Sarah Hanawald said...

Kim--you've said is so well--"you have to be an expert at meeting people where they're at. . . excite them about trying something new."

Our faculty are incredibly thoughtful about what they do and they process new ideas best through discussion. The more time they get during any group learning experience to talk with each other, the more excitement they have when they leave.

They other key is that wide range of opportunity you've described. We'll keep working on that!

Blogger In Middle-earth said...

Kia Ora Sarah.

Lev Vygotsky died in the 1930’s. His groundbreaking work in child development together with his zone of proximal development concept, were truly wonderful studies. But in texts that quote Vygotsky today we are often led to believe that he was still making groundbreaking discoveries in the 1970’s. I often wonder if the misconstrued link with the digital age has been propagated in a similar way.

Digital social networking has been paralleled with studies that have been done on groups of children interacting in the playground. Even those studies have been tinted with a hint of Vygotsky despite his major study being of mother and very young child. In his Mind and Society, Vygotsky admitted that learning took on different aspects as children develop, especially into adolescence, so his studies do not necessarily apply to older age groups. He stated this.

Yet in some circles digital social networking has been held up as the ultimate way for children to learn, based on what we are supposed to have distilled from Vygotsky’s work. For some it is the logical next step that we should use the asynchronous or synchronous-chatroom-type environments as the ultimate tools for learning.

This is not only an unscientific deduction but it also completely out of context, yet I have heard it touted time after time at elearning conferences and read it ad nauseam in pedagogical papers purportedly following Vygotsky’s theories.

Frankly, if Vygotsky were alive today I think he would cringe to learn how his theories are being used in the context of present-day learning technologies.

Ka kite
from Middle-earth

Sarah Hanawald said...

Hi Ken,
Thanks for the comment on my blog that caused the most research on my part to understand. I've been puzzling over it for several days!

My grasp of Vygotsky is limited to some of my word study and reading work where I worked to determine what a child was "using but confusing" in deciding what to teach. I got really absorbed in your links and the path.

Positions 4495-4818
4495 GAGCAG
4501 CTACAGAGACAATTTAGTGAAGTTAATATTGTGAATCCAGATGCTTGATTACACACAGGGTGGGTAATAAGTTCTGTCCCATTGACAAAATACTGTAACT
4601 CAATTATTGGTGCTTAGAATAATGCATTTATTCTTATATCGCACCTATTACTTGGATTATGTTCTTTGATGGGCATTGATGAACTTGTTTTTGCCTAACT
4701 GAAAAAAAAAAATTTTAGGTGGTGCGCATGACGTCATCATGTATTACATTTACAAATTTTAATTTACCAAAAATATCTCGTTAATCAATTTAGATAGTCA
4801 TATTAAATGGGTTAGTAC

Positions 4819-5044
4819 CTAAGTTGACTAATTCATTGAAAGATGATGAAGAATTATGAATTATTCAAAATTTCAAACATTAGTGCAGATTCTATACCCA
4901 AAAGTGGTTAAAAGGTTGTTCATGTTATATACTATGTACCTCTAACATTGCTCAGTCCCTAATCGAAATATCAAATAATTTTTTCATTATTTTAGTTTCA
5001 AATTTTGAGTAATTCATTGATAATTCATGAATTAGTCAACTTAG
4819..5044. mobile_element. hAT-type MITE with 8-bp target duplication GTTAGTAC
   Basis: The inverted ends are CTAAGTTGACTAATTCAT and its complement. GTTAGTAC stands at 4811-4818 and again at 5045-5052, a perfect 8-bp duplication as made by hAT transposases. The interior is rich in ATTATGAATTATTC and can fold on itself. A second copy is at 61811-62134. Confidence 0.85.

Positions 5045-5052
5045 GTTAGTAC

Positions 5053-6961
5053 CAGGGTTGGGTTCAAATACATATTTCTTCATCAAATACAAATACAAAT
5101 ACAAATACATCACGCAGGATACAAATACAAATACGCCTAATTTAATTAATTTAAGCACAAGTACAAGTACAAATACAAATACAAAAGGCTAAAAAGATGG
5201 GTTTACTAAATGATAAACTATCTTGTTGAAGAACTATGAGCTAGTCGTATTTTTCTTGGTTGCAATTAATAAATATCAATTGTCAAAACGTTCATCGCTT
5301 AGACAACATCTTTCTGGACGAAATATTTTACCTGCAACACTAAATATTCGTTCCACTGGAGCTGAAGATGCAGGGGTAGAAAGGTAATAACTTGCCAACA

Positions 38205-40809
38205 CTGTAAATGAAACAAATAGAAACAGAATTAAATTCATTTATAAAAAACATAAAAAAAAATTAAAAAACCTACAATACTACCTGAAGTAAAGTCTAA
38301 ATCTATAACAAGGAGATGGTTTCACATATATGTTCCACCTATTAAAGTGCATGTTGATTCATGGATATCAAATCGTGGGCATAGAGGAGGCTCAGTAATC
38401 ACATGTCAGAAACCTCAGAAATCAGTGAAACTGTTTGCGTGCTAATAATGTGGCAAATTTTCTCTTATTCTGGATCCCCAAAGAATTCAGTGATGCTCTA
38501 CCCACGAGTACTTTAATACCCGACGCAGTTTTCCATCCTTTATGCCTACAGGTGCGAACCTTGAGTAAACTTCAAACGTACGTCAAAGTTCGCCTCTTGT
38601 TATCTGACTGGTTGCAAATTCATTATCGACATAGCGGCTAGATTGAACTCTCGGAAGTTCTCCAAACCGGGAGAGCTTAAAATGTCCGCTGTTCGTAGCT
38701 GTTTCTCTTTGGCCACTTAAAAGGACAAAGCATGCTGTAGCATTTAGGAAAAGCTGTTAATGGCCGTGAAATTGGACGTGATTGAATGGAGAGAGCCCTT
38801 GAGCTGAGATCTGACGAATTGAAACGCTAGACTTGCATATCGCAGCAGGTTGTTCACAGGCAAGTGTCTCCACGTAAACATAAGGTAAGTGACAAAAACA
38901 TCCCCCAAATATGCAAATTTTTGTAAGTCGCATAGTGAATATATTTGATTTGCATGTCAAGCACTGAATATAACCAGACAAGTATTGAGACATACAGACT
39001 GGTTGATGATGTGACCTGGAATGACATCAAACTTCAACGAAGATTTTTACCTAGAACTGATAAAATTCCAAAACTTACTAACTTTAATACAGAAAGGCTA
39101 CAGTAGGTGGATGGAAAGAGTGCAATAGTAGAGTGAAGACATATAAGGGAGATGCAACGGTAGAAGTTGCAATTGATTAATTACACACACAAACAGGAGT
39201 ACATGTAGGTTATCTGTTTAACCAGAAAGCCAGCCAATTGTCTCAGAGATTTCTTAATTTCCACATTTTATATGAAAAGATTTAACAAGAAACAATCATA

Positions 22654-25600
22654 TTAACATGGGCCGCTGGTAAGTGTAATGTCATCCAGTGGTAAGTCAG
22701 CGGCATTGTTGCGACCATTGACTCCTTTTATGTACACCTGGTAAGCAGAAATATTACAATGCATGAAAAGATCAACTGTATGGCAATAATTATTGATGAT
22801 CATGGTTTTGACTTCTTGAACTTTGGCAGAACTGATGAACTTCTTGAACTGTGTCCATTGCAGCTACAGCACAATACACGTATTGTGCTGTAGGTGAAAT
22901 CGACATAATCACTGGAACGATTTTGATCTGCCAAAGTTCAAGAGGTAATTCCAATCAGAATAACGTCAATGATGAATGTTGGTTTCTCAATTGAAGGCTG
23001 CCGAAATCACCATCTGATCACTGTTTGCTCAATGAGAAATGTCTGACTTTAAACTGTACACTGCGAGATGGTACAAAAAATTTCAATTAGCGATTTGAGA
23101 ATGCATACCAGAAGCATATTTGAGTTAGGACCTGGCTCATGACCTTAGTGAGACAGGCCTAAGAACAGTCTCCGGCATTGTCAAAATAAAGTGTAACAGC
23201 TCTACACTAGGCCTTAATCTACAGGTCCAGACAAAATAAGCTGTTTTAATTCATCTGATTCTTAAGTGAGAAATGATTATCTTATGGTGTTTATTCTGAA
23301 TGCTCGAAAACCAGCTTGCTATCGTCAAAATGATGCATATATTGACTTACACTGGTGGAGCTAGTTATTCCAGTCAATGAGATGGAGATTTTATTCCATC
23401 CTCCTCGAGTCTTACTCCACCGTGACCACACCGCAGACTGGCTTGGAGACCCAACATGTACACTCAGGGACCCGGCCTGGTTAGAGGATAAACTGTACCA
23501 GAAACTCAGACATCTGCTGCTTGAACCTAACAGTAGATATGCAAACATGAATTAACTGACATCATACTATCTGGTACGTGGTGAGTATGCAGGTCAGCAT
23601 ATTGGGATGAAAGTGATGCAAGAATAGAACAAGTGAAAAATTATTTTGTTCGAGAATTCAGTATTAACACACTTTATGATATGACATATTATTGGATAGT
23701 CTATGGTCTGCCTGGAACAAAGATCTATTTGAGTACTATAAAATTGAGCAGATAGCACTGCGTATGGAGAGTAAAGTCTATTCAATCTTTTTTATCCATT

I think you are concerned that I'm thinking about teaching with Webkins? I'm actually just trying to explore them and work with other teachers to try to understand what about them entrances our children. That's the "power" of which I speak.

You mention it is the logical next step that we should use the asynchronous or synchronous-chatroom-type environments as the ultimate tools for learning and I view this with a great deal of skepticism in terms of young children.

The personal connection to a teacher has to be the "ultimate tool for learning" for true learning to take place.

Have you been to I think you'd be impressed with Bill Farren's work. I read your post earlier "About Suffering" and didn't comment simply because I was completely overwhelmed. I'll be back though!

Blogger In Middle-earth said...

Kia Ora Sarah.

Sorry to keep you puzzling for several days - that wasn't my intention. Your "great deal of skepticism" indicates that we are in agreement over the application of Vygotsky in the context of what your saying. When I said that "(f)or some it is the logical next step that we should use the asynchronous or synchronous-chatroom-type environments as the ultimate tools for learning", I wasn't saying that I agreed with them! I don't in fact.

But you are right. Of course, I haven't seen a Webkin any more than you have, and my assumption is that the misguided enthusiasm among educators could lead them to apply anything new and technological as a tool to educate (kids or teachers) while rationalising the use of that through tenuous (and dubious) invocation of other theories.

My reference to Vygotsky was also in connection with yours of social networking. This latter seems to me to be overrated, overused and misused at nearly all levels of learning development by some educators - works for some, not others - but I'm even skeptical of where it takes those that use it for themselves and enthuse about it.

Thanks for the link to Education for Well-being, Bill Farren's site looks interesting. I'll have a look.

I wasn't sure what you were completely overwhelmed about over my post "About Suffering". It certainly wasn't my intention to shock anyone. But I was stunned at what I'd seen on the Internet in the context of the disaster.

Ka kite
from Middle-earth